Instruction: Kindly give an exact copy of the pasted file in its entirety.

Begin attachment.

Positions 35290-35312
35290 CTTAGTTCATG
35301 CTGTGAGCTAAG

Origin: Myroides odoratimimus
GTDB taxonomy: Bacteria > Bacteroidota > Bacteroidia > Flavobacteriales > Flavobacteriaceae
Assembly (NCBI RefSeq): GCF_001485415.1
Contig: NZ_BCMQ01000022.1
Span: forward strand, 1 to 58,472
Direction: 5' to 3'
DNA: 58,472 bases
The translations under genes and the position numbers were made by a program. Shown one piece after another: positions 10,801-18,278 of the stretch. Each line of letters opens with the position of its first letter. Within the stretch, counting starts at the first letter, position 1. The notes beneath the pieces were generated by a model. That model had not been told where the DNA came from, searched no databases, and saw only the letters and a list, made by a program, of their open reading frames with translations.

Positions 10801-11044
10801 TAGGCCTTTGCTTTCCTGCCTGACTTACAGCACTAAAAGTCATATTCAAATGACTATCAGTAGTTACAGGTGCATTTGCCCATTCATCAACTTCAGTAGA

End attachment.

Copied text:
Positions 35290-35312
35290 CTTAGTTCATG
35301 CTGTGAGCTAAG

Origin: Myroides odoratimimus
GTDB taxonomy: Bacteria > Bacteroidota > Bacteroidia > Flavobacteriales > Flavobacteriaceae
Assembly (NCBI RefSeq): GCF_001485415.1
Contig: NZ_BCMQ01000022.1
Span: forward strand, 1 to 58,472
Direction: 5' to 3'
DNA: 58,472 bases
The translations under genes and the position numbers were made by a program. Shown one piece after another: positions 10,801-18,278 of the stretch. Each line of letters opens with the position of its first letter. Within the stretch, counting starts at the first letter, position 1. The notes beneath the pieces were generated by a model. That model had not been told where the DNA came from, searched no databases, and saw only the letters and a list, made by a program, of their open reading frames with translations.

Positions 10801-11044
10801 TAGGCCTTTGCTTTCCTGCCTGACTTACAGCACTAAAAGTCATATTCAAATGACTATCAGTAGTTACAGGTGCATTTGCCCATTCATCAACTTCAGTAGA